I think most golfers judge a green primarily from its hazard choice and placement. Those are seen from the landing zone, and often even from the tee, giving golfers their first impression of the challenge ahead. Indeed, hazard arrangement can make a green hard, beautiful and/or unique, or “same old, same old.”

Since I was a 12-year-old golfer and aspiring architect, I asked myself why so many greens I saw, in person or on TV, featured sand bunkers on both right and left? I had read many golf course design articles and all stressed strategy was more important than penalty, but similar bunkers on both sides suggested it was the other way around for most architects of the day.

In my college landscape architecture courses, I was taught to design using the natural qualities of a site to give each a unique sense of place, not found elsewhere. Yet the trend in golf architecture was to make all courses conform to a style, moving as much earth as required to make each hole look similar to the next. I was upset and perplexed at losing nice commissions for stressing variety over sameness to a committee who believed in “style consistency.” “Shouldn’t they all be of the same style?” they asked.

Not necessarily, if you want them all to be unique…

However, I found it was easy to get in some of those same repetitive human thought patterns, like brushing your teeth after the shower, never before, etc. And, I found my bunker patterns would get similar. I usually placed them for aesthetics, slightly favoring the look over strategy, difficulty and balance.

I first design the greens that have a solid natural feature and “sense of place,” and then fill in the rest that by necessity required more “hand of man” to be good. Green sites without a pond, mature trees or some interesting contour to be the design keynote usually use sand bunkers for challenge. Notice I don’t say “defense,” a subtle theoretical difference that leads to … bunker left, bunker right. Sand bunkers are traditional, attractive and visually dominant, so much so that they are really “stop signs” telling golfers should NOT play, rather than guiding play intelligently.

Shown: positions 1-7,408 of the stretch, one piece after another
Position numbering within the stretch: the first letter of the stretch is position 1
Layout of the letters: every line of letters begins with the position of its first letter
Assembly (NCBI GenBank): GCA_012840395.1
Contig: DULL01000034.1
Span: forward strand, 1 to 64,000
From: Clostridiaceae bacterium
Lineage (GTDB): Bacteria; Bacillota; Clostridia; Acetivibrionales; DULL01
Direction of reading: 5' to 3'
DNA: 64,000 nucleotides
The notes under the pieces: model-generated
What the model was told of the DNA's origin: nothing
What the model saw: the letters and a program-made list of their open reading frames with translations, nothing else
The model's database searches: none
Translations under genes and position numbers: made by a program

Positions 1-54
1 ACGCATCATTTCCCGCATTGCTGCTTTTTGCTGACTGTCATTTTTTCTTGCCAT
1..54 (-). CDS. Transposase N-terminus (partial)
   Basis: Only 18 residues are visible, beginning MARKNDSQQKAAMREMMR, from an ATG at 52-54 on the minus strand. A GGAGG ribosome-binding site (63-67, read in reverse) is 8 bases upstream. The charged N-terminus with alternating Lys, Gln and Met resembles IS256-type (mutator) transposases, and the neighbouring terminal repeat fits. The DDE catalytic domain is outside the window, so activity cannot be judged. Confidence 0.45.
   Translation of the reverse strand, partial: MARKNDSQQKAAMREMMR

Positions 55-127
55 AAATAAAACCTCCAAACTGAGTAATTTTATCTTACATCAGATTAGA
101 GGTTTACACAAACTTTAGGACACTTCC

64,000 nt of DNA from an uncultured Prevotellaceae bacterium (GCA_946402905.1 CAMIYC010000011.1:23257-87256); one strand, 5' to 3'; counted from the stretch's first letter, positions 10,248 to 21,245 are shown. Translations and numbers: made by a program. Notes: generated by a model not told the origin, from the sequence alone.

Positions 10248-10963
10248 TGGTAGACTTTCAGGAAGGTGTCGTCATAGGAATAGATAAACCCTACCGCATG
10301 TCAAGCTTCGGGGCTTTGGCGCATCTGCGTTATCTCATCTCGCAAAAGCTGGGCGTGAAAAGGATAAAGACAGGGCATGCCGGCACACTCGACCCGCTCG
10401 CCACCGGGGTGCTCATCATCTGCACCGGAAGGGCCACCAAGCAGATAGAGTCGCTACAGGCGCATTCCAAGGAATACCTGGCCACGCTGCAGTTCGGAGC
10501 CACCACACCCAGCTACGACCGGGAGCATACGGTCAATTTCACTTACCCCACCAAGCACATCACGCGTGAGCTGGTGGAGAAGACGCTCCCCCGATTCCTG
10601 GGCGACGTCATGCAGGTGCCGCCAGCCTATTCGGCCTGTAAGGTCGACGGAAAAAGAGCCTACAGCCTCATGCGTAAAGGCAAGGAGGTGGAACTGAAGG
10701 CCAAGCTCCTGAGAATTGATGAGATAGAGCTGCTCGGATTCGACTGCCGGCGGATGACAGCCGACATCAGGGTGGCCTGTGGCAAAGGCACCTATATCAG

If you can avoid repetitive thinking, there really is an infinite number of ways to place them around greens. Eventually, I reasoned, somewhat counter intuitively, that the best way to bunker each green uniquely was to start with a variety pre-determined “hip pocket” ideas and find sites and to suit them considering all facets of design. Topography typically suggests a variety of natural bunker locations, usually defined as locations a natural up slope facing golfers for visibility. It’s possible to build big earth forms for bunker placement, but you can fall into those repetitive patterns more easily.

While following nature as much as possible, I seek differentiation by varying the number and type of greenside bunkers at each hole. I strive for some greens with no bunkers up to those with seven or eight. The most bunkers I ever put on a green was 11, on a par 3, which created a dramatic “sea of sand” effect, which can be overused.”

If two greens have the same number of bunkers, they get totally different arrangements, mixing large, medium, small or pot bunkers. Some sizing rules usually apply – open areas tend to get bigger bunkers because of available room and “scale.” However, sand bunkers provide visual scale and are good distance markers. They can be purposely over- or under-sized to fool the eye. Greens with no bunker can be the most difficult to judge the approach shot.

I like subtle and strategic interplay between different hazards. Placing them in varying locations – staggering them to front, back, either side, close to the green, far from the green, above it, below it or both on one side.

Knowing golfers instinctively play away from higher penalty and visually dominant sand or water hazards, I mix hard hazards with benign one (or none at all) on the other side. This creates both the temptation of par vs. the dilemma of possible double bogey, and that makes golf entertaining.

I also like the aesthetics and variety of other hazard types, and use mounds, grass hollows and grass bunkers, steep grass banks and fairway height “chipping areas.” I start designing with my “hip pocket” list of those, too.

To further accentuate this variety, I pay attention to the sequence of the bunkering for both fairways and greens, striving to follow a multiple bunker hole with a simpler one. As with every other aspect of design, I go ‘round and ‘round, seeking the best design for each green, but tweaking for variety and balance.

Jeffrey D. Brauer is a veteran golf course architect responsible for more than 50 new courses and more than 100 renovations. A member and past president of the American Society of Golf Course Architects, he is president of Jeffrey D. Brauer/GolfScapes in Arlington, Texas. Reach him at jeff@jeffreydbrauer.com.